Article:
Telescopic forklift training
Driving with the Boom Raised
Telehandlers should always be driven with the boom lowered to ensure that the center of gravity of the machine and the load are as low as possible. Driving with the boom raised should never be considered as “normal” practice, for all of the above reasons. It introduces an extra risk that must be assessed.
If the site is so restricted that maneuvering is impossible without raising the boom, site management should re-assess the use of a telehandler at all or, at least, consider the reselection of the machine chosen. In the past, operators have raised the boom in order to see under it.
The modern design of telehandlers makes this unnecessary and regular driving of a telehandler with the boom raised should ALWAYS be challenged by supervisors.
Suspended load safety
Lifting suspended loads
Telehandlers are often used to place suspended loads into position. The standard rating of a telehandler is for lifting unit loads on the forks; consequently, the standard load chart will not be valid for lifting suspended loads due to different load centers and the effect of any side slope.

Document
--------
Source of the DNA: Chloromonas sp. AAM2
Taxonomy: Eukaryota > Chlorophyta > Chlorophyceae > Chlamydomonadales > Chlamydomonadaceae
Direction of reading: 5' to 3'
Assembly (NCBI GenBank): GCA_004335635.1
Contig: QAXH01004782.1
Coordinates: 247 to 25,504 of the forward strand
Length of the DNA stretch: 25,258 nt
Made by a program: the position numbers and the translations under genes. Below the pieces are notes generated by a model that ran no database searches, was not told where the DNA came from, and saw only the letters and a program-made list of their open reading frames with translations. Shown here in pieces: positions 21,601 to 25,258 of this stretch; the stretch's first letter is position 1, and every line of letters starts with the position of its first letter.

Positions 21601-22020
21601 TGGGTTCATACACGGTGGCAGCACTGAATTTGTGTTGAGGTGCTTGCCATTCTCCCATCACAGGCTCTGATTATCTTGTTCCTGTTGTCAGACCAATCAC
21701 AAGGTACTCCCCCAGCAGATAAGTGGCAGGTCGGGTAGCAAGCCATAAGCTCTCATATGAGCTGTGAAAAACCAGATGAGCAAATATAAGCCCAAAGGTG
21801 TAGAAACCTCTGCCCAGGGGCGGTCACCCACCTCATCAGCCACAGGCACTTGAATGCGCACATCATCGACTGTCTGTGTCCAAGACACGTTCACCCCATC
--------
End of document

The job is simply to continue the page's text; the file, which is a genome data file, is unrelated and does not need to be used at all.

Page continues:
From 2010 newly manufactured machines should be fitted with a longitudinal load moment control (refer to operator’s manual), and indication will be provided to the operator regarding longitudinal stability when stationary and the operator will be prevented from operating the machine outside of the limits determined by the manufacturer. Such machines may provide additional safety when lifting suspended loads.
Telehandler forklift driver
Travelling with suspended loads